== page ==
World

Punishment vote in Amazon to the multimillionaire salaries of the dome | Economy

On the day of Amazon’s meeting, the secretary announced that all of the board’s proposals had been approved and those from activist shareholders calling for changes to the company had been rejected. What he didn’t say is by how much. On Friday afternoon, with more delay than usual and at the gates of a long long weekend in the United States, the company reported the figures. The council won, but multimillion-dollar salaries at the top got a clear vote of punishment and several shareholder proposals garnered strong support, though labor proposals were not among them.

After the withdrawal of the founder, Jeff Bezos, from his duties as CEO of the company, Andy Jassy has taken his place. And before the change in the dome, the council has decided to grant a series of incentives in shares to those who are going to be its main managers in the new stage. The official invoice for the remuneration of these executives in 2021 has totaled 351 million dollars (about 330 million euros, at the current exchange rate), although it is true that a good part is deferred and conditioned.

The largest beneficiary is Andy Jassy, ​​with more than half of that figure. It corresponds to 212.7 million dollars, practically all in those stock incentives, of which a part is deferred for a term of 5 to 10 years. Adam Selipsky, signed to replace Jassy himself as head of the Amazon Web Services division, which handles cloud computing, and which has an incentive package that has raised his compensation to $81.5 million. The third is the head of Worldwide Consumer, at the head of the distribution business, who already had a salary of 46.3 million dollars in 2020, to which he adds 56 million in 2021.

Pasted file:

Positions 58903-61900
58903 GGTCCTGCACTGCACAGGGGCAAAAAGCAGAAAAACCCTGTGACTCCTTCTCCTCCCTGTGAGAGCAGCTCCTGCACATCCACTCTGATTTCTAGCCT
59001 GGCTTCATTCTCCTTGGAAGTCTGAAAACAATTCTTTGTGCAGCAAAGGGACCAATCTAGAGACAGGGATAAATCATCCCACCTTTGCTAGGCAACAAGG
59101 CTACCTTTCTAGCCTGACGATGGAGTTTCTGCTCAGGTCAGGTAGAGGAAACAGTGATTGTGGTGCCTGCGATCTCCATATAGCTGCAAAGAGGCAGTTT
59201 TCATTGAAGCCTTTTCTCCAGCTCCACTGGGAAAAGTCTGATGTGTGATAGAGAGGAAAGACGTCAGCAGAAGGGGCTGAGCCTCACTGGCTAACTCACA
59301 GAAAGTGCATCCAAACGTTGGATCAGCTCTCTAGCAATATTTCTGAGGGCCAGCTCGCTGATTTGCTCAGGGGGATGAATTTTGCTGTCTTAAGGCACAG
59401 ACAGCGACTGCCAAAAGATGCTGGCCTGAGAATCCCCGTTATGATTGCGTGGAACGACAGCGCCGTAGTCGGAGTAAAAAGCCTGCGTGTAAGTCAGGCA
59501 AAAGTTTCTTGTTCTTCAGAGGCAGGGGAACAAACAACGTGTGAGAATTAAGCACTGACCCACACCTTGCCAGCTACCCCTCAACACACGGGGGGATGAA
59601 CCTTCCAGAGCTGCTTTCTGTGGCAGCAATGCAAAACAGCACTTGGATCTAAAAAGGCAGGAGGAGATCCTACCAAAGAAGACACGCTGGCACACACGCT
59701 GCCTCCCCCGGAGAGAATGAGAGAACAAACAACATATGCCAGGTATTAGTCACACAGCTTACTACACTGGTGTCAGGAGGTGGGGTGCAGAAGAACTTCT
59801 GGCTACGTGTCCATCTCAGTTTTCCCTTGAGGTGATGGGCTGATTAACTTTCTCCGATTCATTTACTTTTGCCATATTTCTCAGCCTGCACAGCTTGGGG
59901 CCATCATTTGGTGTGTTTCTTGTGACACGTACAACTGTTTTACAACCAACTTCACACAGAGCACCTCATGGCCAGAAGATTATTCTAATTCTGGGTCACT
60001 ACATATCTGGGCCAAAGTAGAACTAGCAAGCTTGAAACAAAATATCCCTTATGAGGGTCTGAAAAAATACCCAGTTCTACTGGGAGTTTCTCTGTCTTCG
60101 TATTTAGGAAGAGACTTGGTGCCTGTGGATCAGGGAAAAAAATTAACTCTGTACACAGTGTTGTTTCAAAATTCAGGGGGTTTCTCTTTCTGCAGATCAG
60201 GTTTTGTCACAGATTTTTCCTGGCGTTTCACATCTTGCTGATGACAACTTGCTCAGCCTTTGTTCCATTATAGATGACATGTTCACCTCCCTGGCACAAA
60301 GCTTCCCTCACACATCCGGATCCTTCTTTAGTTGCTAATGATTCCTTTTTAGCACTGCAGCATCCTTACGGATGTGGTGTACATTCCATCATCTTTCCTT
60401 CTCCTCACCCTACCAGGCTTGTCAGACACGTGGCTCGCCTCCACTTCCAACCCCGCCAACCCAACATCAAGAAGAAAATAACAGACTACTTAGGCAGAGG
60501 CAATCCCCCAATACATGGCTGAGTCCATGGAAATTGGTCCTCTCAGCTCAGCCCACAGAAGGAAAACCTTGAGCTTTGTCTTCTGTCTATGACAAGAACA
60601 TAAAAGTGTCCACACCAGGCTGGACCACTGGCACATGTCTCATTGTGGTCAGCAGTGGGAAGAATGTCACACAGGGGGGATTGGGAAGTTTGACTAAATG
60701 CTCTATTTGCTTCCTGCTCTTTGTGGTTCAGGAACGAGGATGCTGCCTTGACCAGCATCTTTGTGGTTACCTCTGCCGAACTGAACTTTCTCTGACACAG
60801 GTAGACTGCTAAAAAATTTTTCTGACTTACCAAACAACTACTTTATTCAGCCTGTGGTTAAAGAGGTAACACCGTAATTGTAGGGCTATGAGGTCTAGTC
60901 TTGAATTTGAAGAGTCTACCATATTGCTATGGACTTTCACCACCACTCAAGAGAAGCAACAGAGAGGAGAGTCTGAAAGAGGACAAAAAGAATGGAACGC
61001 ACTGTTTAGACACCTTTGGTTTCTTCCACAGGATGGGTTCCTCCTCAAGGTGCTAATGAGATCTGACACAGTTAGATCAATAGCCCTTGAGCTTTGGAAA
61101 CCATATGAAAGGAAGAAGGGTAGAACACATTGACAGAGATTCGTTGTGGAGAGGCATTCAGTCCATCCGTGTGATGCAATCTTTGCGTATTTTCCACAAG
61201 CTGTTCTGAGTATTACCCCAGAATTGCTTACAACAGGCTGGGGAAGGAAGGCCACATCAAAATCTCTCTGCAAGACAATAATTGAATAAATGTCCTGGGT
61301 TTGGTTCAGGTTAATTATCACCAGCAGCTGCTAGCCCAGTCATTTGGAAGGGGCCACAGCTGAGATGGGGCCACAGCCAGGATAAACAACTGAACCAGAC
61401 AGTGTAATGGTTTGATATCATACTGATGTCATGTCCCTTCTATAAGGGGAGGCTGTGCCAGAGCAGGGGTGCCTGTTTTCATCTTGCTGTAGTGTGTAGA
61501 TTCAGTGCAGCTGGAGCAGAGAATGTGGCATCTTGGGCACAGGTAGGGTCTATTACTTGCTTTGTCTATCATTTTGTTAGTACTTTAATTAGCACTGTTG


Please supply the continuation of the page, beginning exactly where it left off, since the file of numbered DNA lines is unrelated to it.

Company sources point out that “the remuneration of its executives is focused on the true long-term success of the business, not on isolated objectives of one, two or three years that only cover a limited and selective part of the objectives.” They add that this “perfectly aligns executive compensation with shareholder returns” and that it “has worked effectively” throughout Amazon’s history.

The shareholders, however, do not seem to endorse this position en masse. At the shareholders’ meeting last Wednesday, achieved the support of 55.8% of the votes validly cast, a far cry from the 81% of last year’s board and the 97% of the previous one. Amazon founder Jeff Bezos received a salary of only about $80,000, plus security and other expenses. Bezos, the company’s main shareholder, who still controls 12.7% of the capital, did not receive stock incentives. Bezos has been the third counselor with the least support in the renewal.

Other proposals

He knows in depth all the sides of the coin.

subscribe

The board also voted on various shareholder proposals relating to governance, sustainability and social policies. There was special interest with those who demanded more information on safety and labor conditions and on freedom of association, after pressure against the formation of unions. All these proposals have been defeated, but some have had broad support, always according to the results reported to the United States Securities and Exchange Commission (the SEC), based in Washington.

The one that has come closest to being approved is a proposal that asks the company to prepare a report on its packaging policy, to see how it could reduce the use of plastics. It achieved almost 49% of the votes. Another resolution calling for more information on how Amazon tries to influence authorities through lobbying received 47% of the vote.

The request that Amazon prepare a report on working conditions in its warehouses, amid criticism of Amazon for hostility towards organizing its workers, received 44% of the votes. Below 40% was a specific proposal related to freedom of association. The proposal asking for more information on the company’s tax contribution barely gained support.

Related Articles

Leave a Reply

Your email address will not be published. Required fields are marked *

Back to top button